Massive displacement, hunger and increasing climate shocks such droughts and flooding are in the future, and yet the lack of climate data in parts of Africa “is having a major impact” on disaster warnings for millions of people, WMO Secretary-General Petteri Taalas said at Tuesday’s launch.

Already, the UN has warned that the Indian Ocean island nation of Madagascar is one where “famine-like conditions have been driven by climate change.” And it says parts of South Sudan are seeing the worst flooding in almost 60 years.

The International Monetary Fund (IMF) has done household surveys in Ethiopia, Malawi, and Tanzania, as well as the Sahel nations of Mali and Niger. They reveal that, among other things, better access to climate and weather data is needed to help the primarily smallholder farmers of Africa practice “smart” agriculture. This access has the potential to significantly reduce the risk of food insecurity.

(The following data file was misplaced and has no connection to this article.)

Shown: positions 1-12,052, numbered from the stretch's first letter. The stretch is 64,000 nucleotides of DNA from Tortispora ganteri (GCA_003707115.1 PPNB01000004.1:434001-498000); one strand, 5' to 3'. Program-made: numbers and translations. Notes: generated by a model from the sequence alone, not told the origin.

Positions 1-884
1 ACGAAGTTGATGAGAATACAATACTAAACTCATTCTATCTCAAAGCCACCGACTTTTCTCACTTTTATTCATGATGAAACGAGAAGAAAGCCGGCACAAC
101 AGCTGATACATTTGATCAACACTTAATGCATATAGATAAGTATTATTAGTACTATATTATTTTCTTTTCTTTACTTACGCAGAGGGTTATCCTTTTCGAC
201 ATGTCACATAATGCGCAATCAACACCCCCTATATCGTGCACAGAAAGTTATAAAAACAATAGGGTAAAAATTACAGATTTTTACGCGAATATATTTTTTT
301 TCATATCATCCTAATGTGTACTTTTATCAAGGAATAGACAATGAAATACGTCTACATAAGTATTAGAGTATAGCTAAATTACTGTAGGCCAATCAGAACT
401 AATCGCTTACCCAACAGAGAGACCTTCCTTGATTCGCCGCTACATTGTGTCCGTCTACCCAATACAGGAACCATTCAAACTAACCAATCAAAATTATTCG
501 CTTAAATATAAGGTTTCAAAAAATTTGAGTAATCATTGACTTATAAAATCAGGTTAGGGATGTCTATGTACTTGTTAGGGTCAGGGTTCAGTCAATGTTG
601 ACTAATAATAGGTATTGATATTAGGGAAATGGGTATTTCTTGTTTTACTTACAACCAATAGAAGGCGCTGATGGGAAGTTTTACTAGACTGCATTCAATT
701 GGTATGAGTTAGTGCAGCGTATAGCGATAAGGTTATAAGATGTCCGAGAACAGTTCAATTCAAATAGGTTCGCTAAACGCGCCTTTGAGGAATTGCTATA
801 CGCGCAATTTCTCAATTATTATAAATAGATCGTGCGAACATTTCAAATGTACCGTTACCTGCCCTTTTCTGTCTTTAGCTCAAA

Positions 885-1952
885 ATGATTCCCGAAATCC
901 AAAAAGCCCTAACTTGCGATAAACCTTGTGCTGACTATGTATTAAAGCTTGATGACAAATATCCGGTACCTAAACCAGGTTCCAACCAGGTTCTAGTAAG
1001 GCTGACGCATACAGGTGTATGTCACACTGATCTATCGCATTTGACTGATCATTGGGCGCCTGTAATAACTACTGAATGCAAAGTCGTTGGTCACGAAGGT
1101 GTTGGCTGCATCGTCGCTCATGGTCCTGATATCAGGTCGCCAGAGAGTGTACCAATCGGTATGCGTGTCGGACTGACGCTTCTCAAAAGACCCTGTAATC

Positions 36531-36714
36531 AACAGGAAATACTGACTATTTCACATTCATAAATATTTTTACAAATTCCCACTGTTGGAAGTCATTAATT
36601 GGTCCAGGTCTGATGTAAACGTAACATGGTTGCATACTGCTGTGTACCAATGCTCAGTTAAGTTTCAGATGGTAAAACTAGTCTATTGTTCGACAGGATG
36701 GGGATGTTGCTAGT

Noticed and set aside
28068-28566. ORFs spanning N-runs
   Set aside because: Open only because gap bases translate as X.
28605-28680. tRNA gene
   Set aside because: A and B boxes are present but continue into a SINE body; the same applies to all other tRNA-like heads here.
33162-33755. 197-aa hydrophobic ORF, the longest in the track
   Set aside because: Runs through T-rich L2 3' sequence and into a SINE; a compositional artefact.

NDCs

Priority areas for adaptation for the African Region. Source: WMO analysis of the NDCs of 53 countries in Africa.

Yet nearly all African nations – it is 92%, according to the WMO – lack the training and technology needed to deliver these services. Data on weather, climate patterns and water resources is limited, as is the expertise to provide them. Many of the systems used to communicate early warnings and other information are obsolete.

Despite the threats ahead to the African continent, the voices of Africans have been less represented than richer regions at global climate meetings and among the authors of the crucial Intergovernmental Panel on Climate Change scientific assessments. African participation in IPCC reports has been “extremely low,” according to Future Climate for Africa, a multi-country research program.